Am I a Neurotic Nutritionist?

The Neurotic Nutritionist

Good afternoon!  It’s my potential new blog name and hopefully you agree that it’s got a catchier ring than RI Nutrition Housecalls.  RI Nutrition Housecalls no longer applies to me as that is not what I do anymore.  Moving forward with the times is crucial.

However, the reason I say potential is because a couple of people have kindly shared their opinion that it sounds too negative and may give people the wrong impression of me.  I was glad to hear others’ viewpoints because I had thought it sounded funny and just liked the alliteration. I do want you to know I have a sense of humor! Although I take my nutrition very seriously (to the point of neuroticism?) I also live to laugh, have fun and do my best to enjoy this thing called life.

But is neurotic always a bad thing?  NEUROTIC.  Does the word conjure up thoughts of intense anxiety and emotional turmoil?  Could there be a spectrum of neuroticism ranging from mild to severe where there may actually be some positive aspects to being mildly neurotic?

For Jung, a neurosis is not completely negative, despite, and even because of, its debilitating aspects. Interpreted positively, it has fundamental purpose for some people.

The reader will doubtless ask: What in the world is the value and meaning of a neurosis, this most useless and pestilent curse of humanity? To be neurotic – what good can that do? … I myself have known more than one person who owed his whole usefulness and reason for existence to a neurosis, which prevented all the worst follies in his life and forced him to a mode of living that developed his valuable potentialities. These might have been stifled had not the neurosis, with iron grip, held him to the place where he belonged (Jung, 1966: par. 68).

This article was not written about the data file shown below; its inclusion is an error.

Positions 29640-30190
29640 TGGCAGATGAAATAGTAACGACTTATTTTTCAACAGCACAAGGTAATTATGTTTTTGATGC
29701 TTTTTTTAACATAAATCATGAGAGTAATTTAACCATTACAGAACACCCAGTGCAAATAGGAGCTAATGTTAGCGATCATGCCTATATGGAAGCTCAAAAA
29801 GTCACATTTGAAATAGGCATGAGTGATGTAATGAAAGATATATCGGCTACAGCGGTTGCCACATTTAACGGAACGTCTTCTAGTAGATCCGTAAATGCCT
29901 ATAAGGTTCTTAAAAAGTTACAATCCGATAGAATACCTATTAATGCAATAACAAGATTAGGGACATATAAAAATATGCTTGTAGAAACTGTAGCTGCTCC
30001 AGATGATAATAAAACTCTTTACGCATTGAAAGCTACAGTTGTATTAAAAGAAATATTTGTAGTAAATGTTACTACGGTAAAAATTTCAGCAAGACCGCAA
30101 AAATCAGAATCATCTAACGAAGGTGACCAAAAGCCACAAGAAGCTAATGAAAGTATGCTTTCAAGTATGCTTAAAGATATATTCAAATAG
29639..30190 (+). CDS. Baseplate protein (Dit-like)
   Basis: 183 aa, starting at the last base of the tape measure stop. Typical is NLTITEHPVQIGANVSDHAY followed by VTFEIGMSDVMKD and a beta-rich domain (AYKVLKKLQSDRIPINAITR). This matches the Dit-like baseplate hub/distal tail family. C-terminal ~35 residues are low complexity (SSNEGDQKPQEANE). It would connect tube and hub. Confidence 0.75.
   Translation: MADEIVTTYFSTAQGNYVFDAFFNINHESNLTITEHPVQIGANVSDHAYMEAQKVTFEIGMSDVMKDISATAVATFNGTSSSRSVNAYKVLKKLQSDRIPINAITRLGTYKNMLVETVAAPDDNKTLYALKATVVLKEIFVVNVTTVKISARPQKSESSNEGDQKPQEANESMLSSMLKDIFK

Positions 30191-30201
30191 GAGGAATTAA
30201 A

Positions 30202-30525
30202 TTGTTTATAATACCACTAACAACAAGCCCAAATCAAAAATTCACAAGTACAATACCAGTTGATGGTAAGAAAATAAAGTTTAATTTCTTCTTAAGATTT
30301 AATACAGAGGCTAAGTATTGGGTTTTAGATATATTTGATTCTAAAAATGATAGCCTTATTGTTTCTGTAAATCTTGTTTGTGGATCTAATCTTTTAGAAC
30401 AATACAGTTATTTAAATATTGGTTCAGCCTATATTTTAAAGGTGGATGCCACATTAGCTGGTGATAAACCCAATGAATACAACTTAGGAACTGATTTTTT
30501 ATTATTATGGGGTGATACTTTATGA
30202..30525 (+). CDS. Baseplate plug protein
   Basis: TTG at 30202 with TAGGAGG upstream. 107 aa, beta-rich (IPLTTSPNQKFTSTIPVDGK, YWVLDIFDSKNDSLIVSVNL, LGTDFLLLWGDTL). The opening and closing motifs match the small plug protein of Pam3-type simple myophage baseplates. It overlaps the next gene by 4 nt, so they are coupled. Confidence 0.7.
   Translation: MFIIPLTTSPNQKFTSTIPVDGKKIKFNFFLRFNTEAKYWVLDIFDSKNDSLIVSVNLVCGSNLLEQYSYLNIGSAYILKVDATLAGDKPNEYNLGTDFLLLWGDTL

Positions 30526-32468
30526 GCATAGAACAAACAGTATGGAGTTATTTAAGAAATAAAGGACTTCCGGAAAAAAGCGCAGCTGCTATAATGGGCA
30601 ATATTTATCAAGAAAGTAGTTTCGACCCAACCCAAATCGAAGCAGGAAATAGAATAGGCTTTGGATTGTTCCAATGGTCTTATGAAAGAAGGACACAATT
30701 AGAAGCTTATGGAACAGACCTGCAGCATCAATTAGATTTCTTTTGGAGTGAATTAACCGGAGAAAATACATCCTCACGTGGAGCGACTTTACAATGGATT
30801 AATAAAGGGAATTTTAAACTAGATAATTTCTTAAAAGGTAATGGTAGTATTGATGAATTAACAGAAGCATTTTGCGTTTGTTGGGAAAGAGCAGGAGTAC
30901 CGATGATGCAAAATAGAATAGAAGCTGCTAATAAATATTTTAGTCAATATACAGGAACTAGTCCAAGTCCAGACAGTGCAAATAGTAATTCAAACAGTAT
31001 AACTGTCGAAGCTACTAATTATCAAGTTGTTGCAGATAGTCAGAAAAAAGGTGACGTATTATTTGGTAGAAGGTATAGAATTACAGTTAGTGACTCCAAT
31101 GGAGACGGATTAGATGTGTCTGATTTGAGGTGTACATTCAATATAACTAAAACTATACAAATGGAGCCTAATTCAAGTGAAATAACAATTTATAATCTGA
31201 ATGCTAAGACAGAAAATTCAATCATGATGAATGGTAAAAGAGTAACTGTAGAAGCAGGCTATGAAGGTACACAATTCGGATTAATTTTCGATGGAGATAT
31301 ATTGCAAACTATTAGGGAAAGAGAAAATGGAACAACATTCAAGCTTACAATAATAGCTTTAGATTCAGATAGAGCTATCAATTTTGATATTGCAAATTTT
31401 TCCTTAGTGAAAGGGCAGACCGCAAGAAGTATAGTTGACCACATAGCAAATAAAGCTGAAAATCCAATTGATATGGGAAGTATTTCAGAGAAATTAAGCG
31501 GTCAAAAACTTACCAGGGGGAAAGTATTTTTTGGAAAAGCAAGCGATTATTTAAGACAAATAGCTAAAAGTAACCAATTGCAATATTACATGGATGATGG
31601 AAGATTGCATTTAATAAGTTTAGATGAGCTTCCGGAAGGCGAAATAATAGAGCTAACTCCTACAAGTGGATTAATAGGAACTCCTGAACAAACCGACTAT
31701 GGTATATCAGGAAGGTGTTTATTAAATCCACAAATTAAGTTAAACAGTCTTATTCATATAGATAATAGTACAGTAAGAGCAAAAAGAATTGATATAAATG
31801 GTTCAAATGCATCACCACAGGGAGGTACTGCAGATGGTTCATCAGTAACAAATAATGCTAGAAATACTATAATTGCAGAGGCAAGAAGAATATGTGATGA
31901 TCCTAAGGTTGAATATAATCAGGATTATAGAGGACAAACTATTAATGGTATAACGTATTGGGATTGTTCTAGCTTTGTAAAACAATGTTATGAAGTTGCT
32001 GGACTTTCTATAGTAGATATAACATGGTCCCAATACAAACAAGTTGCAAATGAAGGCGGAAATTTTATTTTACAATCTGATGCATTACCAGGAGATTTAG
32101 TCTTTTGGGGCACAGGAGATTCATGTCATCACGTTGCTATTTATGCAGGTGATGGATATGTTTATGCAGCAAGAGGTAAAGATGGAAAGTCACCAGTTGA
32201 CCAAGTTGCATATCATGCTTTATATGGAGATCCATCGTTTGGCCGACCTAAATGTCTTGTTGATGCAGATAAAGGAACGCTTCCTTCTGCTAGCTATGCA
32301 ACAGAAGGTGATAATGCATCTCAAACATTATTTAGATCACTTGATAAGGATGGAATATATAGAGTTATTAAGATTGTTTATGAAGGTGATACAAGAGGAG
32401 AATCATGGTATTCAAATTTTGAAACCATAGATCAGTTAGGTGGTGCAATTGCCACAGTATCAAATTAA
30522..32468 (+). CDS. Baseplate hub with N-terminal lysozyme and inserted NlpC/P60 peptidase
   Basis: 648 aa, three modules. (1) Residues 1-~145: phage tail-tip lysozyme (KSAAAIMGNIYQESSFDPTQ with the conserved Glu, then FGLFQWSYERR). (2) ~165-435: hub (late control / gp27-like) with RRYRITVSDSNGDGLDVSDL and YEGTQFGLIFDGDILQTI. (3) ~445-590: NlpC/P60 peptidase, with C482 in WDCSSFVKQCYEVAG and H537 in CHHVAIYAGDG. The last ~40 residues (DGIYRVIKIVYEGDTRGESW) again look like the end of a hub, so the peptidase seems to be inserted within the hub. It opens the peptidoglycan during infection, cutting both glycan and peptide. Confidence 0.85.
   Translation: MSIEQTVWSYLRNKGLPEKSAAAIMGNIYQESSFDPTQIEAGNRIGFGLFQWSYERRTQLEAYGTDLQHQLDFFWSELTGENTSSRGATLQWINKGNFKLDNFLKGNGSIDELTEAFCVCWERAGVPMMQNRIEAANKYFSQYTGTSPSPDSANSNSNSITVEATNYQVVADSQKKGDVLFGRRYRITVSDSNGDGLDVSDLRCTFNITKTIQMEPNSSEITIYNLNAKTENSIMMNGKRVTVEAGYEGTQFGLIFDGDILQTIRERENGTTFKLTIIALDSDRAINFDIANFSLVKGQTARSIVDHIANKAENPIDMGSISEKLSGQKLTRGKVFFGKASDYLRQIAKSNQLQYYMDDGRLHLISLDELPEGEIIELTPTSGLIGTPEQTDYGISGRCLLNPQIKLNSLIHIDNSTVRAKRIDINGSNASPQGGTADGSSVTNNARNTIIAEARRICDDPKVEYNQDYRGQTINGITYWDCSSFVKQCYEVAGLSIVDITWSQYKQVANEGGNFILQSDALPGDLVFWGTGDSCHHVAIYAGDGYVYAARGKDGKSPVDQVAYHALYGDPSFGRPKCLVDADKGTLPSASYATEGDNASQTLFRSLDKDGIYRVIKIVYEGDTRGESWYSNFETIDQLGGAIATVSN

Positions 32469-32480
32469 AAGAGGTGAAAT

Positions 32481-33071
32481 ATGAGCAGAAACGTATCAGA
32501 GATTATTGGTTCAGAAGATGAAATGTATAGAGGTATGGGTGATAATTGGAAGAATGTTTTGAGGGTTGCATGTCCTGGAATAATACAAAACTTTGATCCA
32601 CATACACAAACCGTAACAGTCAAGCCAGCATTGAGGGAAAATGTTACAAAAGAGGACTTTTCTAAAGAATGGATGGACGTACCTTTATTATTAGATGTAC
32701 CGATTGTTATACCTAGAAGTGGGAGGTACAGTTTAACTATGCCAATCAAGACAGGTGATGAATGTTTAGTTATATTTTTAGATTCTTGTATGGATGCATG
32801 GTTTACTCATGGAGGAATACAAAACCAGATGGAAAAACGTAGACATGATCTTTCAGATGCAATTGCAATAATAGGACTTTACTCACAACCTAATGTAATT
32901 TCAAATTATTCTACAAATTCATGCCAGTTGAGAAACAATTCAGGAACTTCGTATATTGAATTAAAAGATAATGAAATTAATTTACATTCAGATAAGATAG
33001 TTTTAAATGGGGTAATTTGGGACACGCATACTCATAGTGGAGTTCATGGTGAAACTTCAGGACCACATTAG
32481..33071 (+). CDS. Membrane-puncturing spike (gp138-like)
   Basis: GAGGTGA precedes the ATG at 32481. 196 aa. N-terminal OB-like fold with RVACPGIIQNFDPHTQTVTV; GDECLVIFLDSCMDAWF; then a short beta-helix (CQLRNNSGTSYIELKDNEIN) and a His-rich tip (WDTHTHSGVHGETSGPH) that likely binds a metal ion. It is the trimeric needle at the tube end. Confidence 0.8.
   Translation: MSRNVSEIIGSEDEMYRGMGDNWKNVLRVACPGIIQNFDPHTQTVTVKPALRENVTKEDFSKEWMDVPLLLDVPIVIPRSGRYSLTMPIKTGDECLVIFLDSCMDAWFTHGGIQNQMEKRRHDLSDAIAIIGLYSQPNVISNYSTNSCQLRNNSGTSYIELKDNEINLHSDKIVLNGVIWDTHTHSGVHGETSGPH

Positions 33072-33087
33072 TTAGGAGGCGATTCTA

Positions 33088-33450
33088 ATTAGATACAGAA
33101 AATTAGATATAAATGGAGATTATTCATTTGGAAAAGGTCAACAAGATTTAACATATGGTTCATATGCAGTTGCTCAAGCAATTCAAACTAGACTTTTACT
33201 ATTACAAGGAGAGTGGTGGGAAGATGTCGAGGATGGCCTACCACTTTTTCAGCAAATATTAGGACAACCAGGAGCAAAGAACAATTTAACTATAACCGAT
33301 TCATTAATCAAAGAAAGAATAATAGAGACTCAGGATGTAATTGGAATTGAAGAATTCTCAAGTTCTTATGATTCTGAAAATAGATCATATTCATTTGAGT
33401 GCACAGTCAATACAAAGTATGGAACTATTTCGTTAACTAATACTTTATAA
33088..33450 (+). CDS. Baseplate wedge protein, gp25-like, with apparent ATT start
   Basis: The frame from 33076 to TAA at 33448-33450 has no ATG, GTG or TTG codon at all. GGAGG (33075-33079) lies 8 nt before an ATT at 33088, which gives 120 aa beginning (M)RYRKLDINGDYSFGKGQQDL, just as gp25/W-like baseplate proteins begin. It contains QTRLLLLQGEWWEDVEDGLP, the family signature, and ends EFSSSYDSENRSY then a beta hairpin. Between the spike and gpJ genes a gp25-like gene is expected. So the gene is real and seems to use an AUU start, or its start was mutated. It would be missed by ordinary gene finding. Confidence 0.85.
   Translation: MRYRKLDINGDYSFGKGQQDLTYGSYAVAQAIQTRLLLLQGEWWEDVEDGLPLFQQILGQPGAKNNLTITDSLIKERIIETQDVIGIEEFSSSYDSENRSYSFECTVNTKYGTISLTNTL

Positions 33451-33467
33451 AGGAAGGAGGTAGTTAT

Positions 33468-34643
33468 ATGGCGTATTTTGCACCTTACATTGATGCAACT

Source:  Wikipedia.  Jung’s Theory of Neurosis

If I were not quite so neurotic about nutrition and were more ho-hum I don’t think that I would have the passion and drive that leads me to seek out nutritional truths and live by example the things I teach.  Having mild neurotic traits actually equates to being highly conscientious, organized and dedicated to what I believe in.

Having a concern for what you eat is extremely important, however I really don’t think it’s necessary to be too neurotic about food.  But you can’t be completely unaware either.  I reflect back on my younger days when I munched on ju-ju candies and doritoes throughout long car trips, ordered take-out pizza without a second thought and obliviously doused my iceberg lettuce and chicken with ranch dressing.  I guess my focus was on other things back then.  Somewhere down the line I became a little obsessive about health.  I now know that what goes into my mouth has a direct effect on how my body looks, functions and feels.  That was something that never crossed my mind– but once it did there was no going back.

I would like to be a little more laid back, relaxed and carefree about life and it’s something I am working on.  I am compulsive about reading ingredient lists on just about everything that I come across.   I can become anxious at restaurants where I just don’t know for sure what exactly they are using back there in the kitchen.  I can be a bit much but I get by and on some level I know that the occasional white flour, sugar, oil or artificial color is not going to be the death of me.  But I still prefer to avoid them whenever I can.  There’s a fine line between health-conscious and neurotic and I walk it.

Despite my mild neuroticism, I think that my  personality fits nicely in sync with being a nutritionist/dietitian.  Along with being healthy, helping others is at the top of my priority list.   So, if I can help you be healthier– I am totally thrilled!  Compassion for all people, animals and the earth is definitely one of my strong points.  While I may be on the neurotic side when it comes to health, I also know that it’s important to strike a balance between eating well and maintaining sanity.  Yes, it can be done.  This is what I strive to do at work and here on my blog.